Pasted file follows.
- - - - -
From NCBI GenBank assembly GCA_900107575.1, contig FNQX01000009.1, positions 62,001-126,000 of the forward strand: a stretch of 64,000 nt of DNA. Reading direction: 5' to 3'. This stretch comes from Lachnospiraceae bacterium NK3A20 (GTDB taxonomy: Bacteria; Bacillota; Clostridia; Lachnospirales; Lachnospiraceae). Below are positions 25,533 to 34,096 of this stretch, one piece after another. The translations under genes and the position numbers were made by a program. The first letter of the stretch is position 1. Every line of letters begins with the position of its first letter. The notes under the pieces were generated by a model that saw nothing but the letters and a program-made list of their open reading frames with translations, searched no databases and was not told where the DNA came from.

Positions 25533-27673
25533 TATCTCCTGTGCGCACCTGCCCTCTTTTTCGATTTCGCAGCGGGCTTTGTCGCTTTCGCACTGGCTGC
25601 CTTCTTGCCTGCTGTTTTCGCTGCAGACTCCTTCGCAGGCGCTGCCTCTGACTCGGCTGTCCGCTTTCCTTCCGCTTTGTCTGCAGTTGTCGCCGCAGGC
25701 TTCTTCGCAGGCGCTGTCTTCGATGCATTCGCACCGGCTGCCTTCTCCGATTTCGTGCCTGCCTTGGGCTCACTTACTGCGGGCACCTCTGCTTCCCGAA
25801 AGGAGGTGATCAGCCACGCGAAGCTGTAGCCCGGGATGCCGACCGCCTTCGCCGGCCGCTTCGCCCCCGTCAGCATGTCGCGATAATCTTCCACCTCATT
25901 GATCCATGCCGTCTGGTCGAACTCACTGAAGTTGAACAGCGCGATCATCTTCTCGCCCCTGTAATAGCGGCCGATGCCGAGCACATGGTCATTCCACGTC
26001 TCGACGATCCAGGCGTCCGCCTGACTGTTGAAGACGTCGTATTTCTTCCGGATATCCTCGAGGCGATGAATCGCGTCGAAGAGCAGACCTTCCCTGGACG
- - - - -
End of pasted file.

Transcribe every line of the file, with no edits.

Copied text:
From NCBI GenBank assembly GCA_900107575.1, contig FNQX01000009.1, positions 62,001-126,000 of the forward strand: a stretch of 64,000 nt of DNA. Reading direction: 5' to 3'. This stretch comes from Lachnospiraceae bacterium NK3A20 (GTDB taxonomy: Bacteria; Bacillota; Clostridia; Lachnospirales; Lachnospiraceae). Below are positions 25,533 to 34,096 of this stretch, one piece after another. The translations under genes and the position numbers were made by a program. The first letter of the stretch is position 1. Every line of letters begins with the position of its first letter. The notes under the pieces were generated by a model that saw nothing but the letters and a program-made list of their open reading frames with translations, searched no databases and was not told where the DNA came from.

Positions 25533-27673
25533 TATCTCCTGTGCGCACCTGCCCTCTTTTTCGATTTCGCAGCGGGCTTTGTCGCTTTCGCACTGGCTGC
25601 CTTCTTGCCTGCTGTTTTCGCTGCAGACTCCTTCGCAGGCGCTGCCTCTGACTCGGCTGTCCGCTTTCCTTCCGCTTTGTCTGCAGTTGTCGCCGCAGGC
25701 TTCTTCGCAGGCGCTGTCTTCGATGCATTCGCACCGGCTGCCTTCTCCGATTTCGTGCCTGCCTTGGGCTCACTTACTGCGGGCACCTCTGCTTCCCGAA
25801 AGGAGGTGATCAGCCACGCGAAGCTGTAGCCCGGGATGCCGACCGCCTTCGCCGGCCGCTTCGCCCCCGTCAGCATGTCGCGATAATCTTCCACCTCATT
25901 GATCCATGCCGTCTGGTCGAACTCACTGAAGTTGAACAGCGCGATCATCTTCTCGCCCCTGTAATAGCGGCCGATGCCGAGCACATGGTCATTCCACGTC
26001 TCGACGATCCAGGCGTCCGCCTGACTGTTGAAGACGTCGTATTTCTTCCGGATATCCTCGAGGCGATGAATCGCGTCGAAGAGCAGACCTTCCCTGGACG